Fewer than half of ballots returned in B.C.'s electoral reform referendum
A person mails their electoral reform referendum ballot after a rally in Vancouver on Sunday, Nov. 18, 2018. THE CANADIAN PRESS/Darryl Dyck
The Canadian Press
Published Friday, December 7, 2018 4:08PM EST
VICTORIA - An advocate for maintaining the first-past-the-post voting system in British Columbia questions whether residents really care about electoral reform, given voter turnout figures released on the final day of the referendum.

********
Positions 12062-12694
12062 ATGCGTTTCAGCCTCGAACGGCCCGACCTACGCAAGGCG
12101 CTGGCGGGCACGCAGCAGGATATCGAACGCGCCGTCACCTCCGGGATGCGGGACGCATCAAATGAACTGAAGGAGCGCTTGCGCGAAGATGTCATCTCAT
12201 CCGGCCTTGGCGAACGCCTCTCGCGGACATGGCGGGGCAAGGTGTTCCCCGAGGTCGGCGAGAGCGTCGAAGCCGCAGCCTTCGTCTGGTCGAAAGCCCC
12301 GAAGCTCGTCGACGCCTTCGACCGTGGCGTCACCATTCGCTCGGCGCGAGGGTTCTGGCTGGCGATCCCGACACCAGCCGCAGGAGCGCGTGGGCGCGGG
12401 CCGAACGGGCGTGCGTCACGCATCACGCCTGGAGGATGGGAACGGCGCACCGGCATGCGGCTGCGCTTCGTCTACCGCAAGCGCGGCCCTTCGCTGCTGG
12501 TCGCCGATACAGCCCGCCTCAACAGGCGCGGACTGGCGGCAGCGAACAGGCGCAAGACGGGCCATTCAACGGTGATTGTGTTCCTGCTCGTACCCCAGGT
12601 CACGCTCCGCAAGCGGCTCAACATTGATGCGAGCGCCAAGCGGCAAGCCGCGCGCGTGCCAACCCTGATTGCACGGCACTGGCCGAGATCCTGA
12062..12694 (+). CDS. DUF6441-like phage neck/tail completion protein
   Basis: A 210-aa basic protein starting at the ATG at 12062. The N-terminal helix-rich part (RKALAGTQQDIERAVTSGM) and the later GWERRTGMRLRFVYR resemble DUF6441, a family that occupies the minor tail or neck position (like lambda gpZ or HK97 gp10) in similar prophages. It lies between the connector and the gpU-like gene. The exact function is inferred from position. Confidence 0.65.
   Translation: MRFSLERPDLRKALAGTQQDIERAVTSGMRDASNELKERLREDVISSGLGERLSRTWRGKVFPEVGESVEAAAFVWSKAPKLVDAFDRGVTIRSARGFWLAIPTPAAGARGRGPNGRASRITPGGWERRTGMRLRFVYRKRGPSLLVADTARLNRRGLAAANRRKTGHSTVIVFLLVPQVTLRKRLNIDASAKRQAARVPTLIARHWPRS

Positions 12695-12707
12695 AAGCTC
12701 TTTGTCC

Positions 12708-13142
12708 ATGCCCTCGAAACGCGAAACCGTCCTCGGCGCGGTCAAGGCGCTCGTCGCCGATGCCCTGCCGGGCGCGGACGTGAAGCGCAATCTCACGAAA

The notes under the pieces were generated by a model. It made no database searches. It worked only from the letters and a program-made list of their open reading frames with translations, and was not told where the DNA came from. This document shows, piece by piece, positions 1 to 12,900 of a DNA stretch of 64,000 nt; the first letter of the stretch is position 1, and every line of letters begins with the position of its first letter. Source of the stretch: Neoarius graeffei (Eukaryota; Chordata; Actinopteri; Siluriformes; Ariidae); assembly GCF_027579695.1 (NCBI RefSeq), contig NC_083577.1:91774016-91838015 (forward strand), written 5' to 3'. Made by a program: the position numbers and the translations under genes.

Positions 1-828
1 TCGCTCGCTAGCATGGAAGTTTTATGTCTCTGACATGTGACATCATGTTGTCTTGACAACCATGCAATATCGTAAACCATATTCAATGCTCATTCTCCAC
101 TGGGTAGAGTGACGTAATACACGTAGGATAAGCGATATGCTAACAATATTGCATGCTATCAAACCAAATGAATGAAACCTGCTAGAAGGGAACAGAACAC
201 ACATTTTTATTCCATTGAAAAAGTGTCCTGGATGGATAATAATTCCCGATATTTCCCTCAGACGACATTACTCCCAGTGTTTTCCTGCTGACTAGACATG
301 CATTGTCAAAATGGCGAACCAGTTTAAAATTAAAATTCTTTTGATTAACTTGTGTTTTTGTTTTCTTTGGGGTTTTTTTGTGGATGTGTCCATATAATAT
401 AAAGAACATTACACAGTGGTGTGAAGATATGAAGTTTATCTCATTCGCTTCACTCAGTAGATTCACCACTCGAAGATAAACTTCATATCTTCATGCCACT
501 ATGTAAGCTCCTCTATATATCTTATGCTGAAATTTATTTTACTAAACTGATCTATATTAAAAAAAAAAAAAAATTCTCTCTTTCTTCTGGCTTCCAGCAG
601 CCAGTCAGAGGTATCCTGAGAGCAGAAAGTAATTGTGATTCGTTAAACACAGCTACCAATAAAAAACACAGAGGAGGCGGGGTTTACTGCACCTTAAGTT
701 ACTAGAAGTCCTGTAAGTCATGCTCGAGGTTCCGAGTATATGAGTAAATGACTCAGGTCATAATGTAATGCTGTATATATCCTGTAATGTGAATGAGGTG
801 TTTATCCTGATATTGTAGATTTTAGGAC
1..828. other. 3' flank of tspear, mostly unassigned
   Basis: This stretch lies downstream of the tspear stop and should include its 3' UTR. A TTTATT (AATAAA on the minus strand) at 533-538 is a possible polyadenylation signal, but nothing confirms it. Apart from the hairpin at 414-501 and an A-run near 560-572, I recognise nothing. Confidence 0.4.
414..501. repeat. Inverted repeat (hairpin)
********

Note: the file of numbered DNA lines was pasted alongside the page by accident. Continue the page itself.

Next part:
Elections BC says it has received 41 per cent of eligible ballots in the mail-in referendum, which asks voters whether they would prefer to keep the existing electoral system or move to a form of proportional representation.
Ballots can be returned by mail or in person at a Referendum Service Office of Service BC Centre, and those received before 4:30 p.m. today will be counted.
Bill Tieleman of the group "Vote No to Pro Rep" says voter turnout is lower than two previous referendums on the topic in 2005 and 2009, which he says suggests the vote was unnecessary.
Green Party leader Andrew Weaver, who supports proportional representation, says if civic election results are accepted when turnout is lower than 41 per cent, then these results should also be accepted.
Weaver says he won't dispute the results, whether they land in his favour or not.